Asking for help

Hello and welcome to Learn English Vocabulary. My name is Jack and I’m making this podcast for you to learn or revise English vocabulary. There is a transcript of this podcast on the podcast support site LearnEnglishVocabulary.co.uk. 

Today I’m going to talk about help and I’m going to look at 5 ways you can ask for help. I’m also going to talk about the language you can use to respond to someone asking for help.

Most of the vocabulary is aimed at A2 or pre-intermediate learners, but I will focus on the pronunciation and try to push the level up a bit. 

OK, I want you to listen to a request for help and a response. Listen to the language and try to imagine who the speakers are. Are they friends? Where would this exchange take place? 

Could you give me some assistance?

Of course, I’ll be right there.

Could you give me some assistance? Where do you think you might hear someone saying that? Well, it’s a pretty formal way to ask for help. It’s polite – I used an indirect form: could you and the word for help was assistance. This is the sort of request you might make in a shop with people you don’t know. Listen to the pronunciation, especially of could you

Could you give me some assistance?

Could you becomes /kʊdjə/ or /kʊʤə/

Could you give me some assistance?

listen to the next request and response.  Where you think you might hear this sort of request?

Would you mind helping me with something?

Not at all. How can I help?

This is slightly formal. It’s not very formal, but it’s polite because of the indirect would you mind plus a verb in the verb-ing form. The response, not at all, is also a little formal. I think that this is the sort of request and response you might hear at work between colleagues who don’t work together very closely. 

Listen to the pronunciation. Especially to the way I pronounce would you mind and the way the words join together in the response not at all

Would you mind helping me with something?

Not at all. How can I help?

Would you mind becomes /wʊʤəmaɪnd/ and not at all becomes /nɒ də dɔːl/

Would you mind helping me with something?

Not at all. How can I help?

In the first two requests, I’ve used indirect forms. These are quite important when you are asking someone to help you as it shows respect. It’s not always formal. Listen to another request and response.

Would you mind helping me out?

Sure no problem. What’s the matter?

This is neutral language. You could use it at work or with friends. If you ask someone to help you out, it sounds like you are in trouble more personally. It’s a stronger request than could you help me with something. This time, I’d like to focus on the pronunciation of the response. It’s quite common to use the word matter when asking about someone’s problem. In an informal situation, the phrase can be quite heavily contracted. Listen to this.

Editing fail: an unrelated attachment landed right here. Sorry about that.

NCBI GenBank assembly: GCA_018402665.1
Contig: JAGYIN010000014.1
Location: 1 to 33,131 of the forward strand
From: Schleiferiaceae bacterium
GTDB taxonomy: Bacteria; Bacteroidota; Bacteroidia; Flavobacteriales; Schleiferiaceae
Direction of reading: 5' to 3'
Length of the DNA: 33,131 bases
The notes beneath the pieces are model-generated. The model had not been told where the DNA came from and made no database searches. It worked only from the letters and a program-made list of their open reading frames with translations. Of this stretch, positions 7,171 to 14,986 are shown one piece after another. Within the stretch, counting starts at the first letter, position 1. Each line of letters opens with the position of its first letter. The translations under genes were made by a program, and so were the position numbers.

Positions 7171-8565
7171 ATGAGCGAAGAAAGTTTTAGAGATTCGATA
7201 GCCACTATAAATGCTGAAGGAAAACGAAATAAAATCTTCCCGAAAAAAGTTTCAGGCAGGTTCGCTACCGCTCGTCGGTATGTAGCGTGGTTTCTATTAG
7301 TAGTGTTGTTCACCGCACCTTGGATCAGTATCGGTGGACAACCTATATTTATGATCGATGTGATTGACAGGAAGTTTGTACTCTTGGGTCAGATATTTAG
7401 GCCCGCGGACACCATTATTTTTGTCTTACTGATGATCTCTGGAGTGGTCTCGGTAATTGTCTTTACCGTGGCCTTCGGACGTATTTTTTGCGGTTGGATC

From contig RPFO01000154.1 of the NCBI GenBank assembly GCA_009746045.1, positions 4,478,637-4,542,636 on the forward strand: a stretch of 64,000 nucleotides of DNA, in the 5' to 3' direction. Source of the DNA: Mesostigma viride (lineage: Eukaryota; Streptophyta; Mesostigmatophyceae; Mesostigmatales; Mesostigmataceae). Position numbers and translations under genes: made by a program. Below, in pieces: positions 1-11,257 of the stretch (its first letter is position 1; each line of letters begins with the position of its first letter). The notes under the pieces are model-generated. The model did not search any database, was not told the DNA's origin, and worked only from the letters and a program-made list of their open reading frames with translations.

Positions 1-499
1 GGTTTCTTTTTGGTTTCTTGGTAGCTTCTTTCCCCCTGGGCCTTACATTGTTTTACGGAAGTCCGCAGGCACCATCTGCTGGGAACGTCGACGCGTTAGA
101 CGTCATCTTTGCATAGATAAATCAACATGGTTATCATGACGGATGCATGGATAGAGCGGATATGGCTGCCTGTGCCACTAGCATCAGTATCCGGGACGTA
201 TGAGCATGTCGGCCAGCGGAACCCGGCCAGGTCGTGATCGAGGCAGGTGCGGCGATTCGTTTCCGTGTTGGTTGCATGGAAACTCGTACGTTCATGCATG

What’s the matter?

Lots of ts are dropped and the word the links with the s from is and you get /sə/. 

The next phrase is less formal and is probably best used among friends. Listen to the request and response: 

Could you do me a favour?

Sure – how can I help?

A favour is normally a small act of kindness or generosity. If you ask for a favour, you’re asking for a small amount of help. I think you would only ask your friends or family for a favour. Perhaps you could ask someone to water your plants while you were away or pass on a message to your teacher, something like that. If you have to ask for something bigger, you could ask for massive favour, but that’s for really close friends.

Here’s another informal way to ask for help:

Could you give me a hand?

Yeah … No problem. 

Could you give me a hand or could you lend me a hand are simple informal ways of asking for help. If someone asks you for a hand, then you should not expect to have to spend too long helping them. It’s a request for help, but for a short time.

The last request I want to talk about is a formal way of asking someone for their company. So this is a question you could ask someone to join you for lunch or if you want to take someone for dinner. It’s not really a request for help, but it helps prepare you for the last request. Listen to this request and response. 

Would you do me the honour of having lunch with me?

Of course, I’d be delighted.

do me the honour means it would be an honour if you meet or agree to spend time with me. It’s formal and sounds a bit old fashioned. However, there is a simple informal form that means help me please that comes from this. 

Do the honours, would you?

No problem

I’m not sure how common this really is, but it’s common in my family. You use it when it’s obvious what help you need. So perhaps you are carrying a heavy box and the door is closed. You might say: Do the honours, would you? In way of asking someone to open the door for you. Or perhaps you are making tea and the tea has brewed and it’s time to pour the tea and add milk. This is another situation in which you could urge someone to do the honours, would you.

So there you have 5 ways of asking for help and some phrases you can use to respond to such requests. 

If you have enjoyed this podcast, please leave me a comment or a review and don’t forget that you can read the transcript for this podcast and complete some language activities on LearnEnglishVocabulary.co.uk.

Thanks for listening.

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